Starting off, modern horror films and media rely on the element of surprise to scare the audience. Horror media, especially film, has developed considerably, both as a sphere of culture and an avenue of art in the past few decades. With the improvement of modern technology, filmmaking, and understanding of various practices, talented directors were able to create works of art that are capable of truly terrifying and frightening their audiences. Achieving the sense of fear, terror, panic, or anxiety in the watcher is something difficult to accomplish, and an array of filmmaking techniques have been created for that goal. One of such tactics is the “jump scare”, which, when used accordingly, can be greatly effective in making a scary scene scarier for the viewers. In most cases, however, this approach is overused and tired, following and actively creating horror film clichés that don’t contribute to the art of filmmaking in any capacity. A good horror constructs its scenes from complex and intricate details by slowly building to a particular conclusion, while bad horror only seeks momentary emotions. A good scary movie must rely not on surprise, but the suspense and good audio-visual presentation.
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To elaborate, the process of building suspense to keep the viewer on edge makes a much stronger impact. When a person is watching a horror film, they become slowly engrossed in its atmosphere, familiar with the characters and the settings, as well as acutely aware of the fact that they are watching a horror film. By effectively combining good use of cinematic techniques and storytelling, a director or a creator of a horror film can weave narratives that become real to the audience, even if just for mere moments (What makes a good horror movie? 2015). Building up tension, showing only glimpses of the true fear they are about to experience, and keeping the viewer guessing, are all ways a horror film can leave an impact on its watcher. By effectively combining a variety of these tactics, a much deeper and richer sense of dread can be achieved, one that uses human emotion as a basis and exploits either the human capacity to feel for each other or the basic fears we all possess. The emotions caused by such a creation are much more touching and intimately moving than a simple act of startling a person with a loud noise or a scary image.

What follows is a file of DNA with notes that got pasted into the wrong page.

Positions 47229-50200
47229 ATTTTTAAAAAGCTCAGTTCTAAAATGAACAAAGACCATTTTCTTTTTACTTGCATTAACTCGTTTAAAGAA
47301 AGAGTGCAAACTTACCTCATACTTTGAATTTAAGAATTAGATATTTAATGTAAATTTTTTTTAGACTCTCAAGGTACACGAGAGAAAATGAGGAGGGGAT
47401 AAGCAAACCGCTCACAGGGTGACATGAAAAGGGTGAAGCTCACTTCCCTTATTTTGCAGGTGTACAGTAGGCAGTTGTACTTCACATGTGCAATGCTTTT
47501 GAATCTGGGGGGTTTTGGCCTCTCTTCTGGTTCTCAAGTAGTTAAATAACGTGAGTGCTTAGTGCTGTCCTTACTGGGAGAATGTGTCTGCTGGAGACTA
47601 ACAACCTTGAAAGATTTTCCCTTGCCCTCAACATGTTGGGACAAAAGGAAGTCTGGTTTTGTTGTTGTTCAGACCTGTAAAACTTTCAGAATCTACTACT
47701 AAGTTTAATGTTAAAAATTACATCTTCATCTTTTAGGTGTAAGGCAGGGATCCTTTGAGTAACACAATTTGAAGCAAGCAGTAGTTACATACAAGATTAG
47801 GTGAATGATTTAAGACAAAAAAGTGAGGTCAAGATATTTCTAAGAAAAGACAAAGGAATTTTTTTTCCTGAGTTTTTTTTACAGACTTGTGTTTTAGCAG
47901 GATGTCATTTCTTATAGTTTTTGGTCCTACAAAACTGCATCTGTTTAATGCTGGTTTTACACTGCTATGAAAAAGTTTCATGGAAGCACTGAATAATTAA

In addition, high-quality practical and visual effects, as well as audio work are key to constructing a good scare. Keeping up the right atmosphere of a scene is most crucial for horror, and one of the most prominent ways of doing that is through the use of music, visual composition, and various special effects. The musical component of a horror scene is extremely underappreciated, as it allows the creator to translate emotions onto the screen without using any words, and make people feel certain things to better get into the atmosphere of the movie. Visual composition, similarly, can either make or break a horror scene, as the position of actors, the duration, framing, colors, and other considerations all need to be taken into account for a film to have a proper effect.
What makes a good horror movie? What makes a good horror movie? – The University of Nottingham. (2015). Web.